Your email says that your members need the rights to “use, copy, reproduce, create derivatives, etc. the photos as desired within the real estate industry and to prevent others from doing the same.” You also say that your members need to have the “ability to transfer any such rights to MLSs or portals as necessary” and “to sue for infringement within the real estate industry.”

    However, NAR’s sample agreements go way beyond this. None of the sample agreements you have proposed reserve any rights in the photographer whatsoever. None of the sample agreements you have proposed condition the photographer’s grant of rights upon receipt of payment. None of the sample agreements you have proposed permit the photographer to address copyright violations of any kind, even ones that their customers would object to equally.

    The NAR “core standards” that went into effect June 30, 2015 require that all “Association’s Bylaws, MLS Bylaws and/or Rules and Regulations (if applicable) and professional standards procedures are consistent with NAR policy.” The “core standards” require local real estate associations “to maintain policies and procedures that conform with local, state and federal laws.” Copyright infringement violates federal law and the rights of the copyright holder, whether that be agent or photographer. Compliance with the NAR “core standards” mandates that MLS’s and Associations not commit copyright infringement of real estate photographs, no matter who owns the copyright. The rules against copyright infringement have been well known in the real estate industry for many years. Agents, brokers, MLS’s and Associations all know and understand these rules. Yet they continually fight with photographers about them.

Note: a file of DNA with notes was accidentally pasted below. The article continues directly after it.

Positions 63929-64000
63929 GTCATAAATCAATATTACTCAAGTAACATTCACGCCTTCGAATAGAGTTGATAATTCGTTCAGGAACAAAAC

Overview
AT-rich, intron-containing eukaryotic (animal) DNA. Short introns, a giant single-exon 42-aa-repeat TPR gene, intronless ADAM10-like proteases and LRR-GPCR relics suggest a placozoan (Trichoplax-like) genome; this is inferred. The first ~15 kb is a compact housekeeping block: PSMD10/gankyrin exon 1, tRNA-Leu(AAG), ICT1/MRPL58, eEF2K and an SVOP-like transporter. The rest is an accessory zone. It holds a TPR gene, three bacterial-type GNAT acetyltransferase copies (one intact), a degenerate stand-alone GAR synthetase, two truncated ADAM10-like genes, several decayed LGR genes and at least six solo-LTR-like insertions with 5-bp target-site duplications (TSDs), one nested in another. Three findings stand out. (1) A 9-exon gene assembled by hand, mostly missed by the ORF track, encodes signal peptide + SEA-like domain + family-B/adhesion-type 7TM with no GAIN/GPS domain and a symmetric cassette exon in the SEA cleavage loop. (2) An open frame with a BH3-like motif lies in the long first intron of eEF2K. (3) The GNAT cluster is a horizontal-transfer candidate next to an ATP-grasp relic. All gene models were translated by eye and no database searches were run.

Your sample agreements, and in particular the exclusive license, is overbroad and overreaching for the typical agent-photographer relationship. If NAR wants to perpetuate disputes with the photographers their members depend upon to earn their commissions, and continue to sow seeds of distrust, then these sample agreements will accomplish those goals. I will advise my photographer clients not to sign NAR’s sample agreements. I will tell the same thing to http://www.photographyforrealestate.com, http://www.realestatephotographers.org/, http://www.aiap.net/, and anywhere else real estate photographers congregate.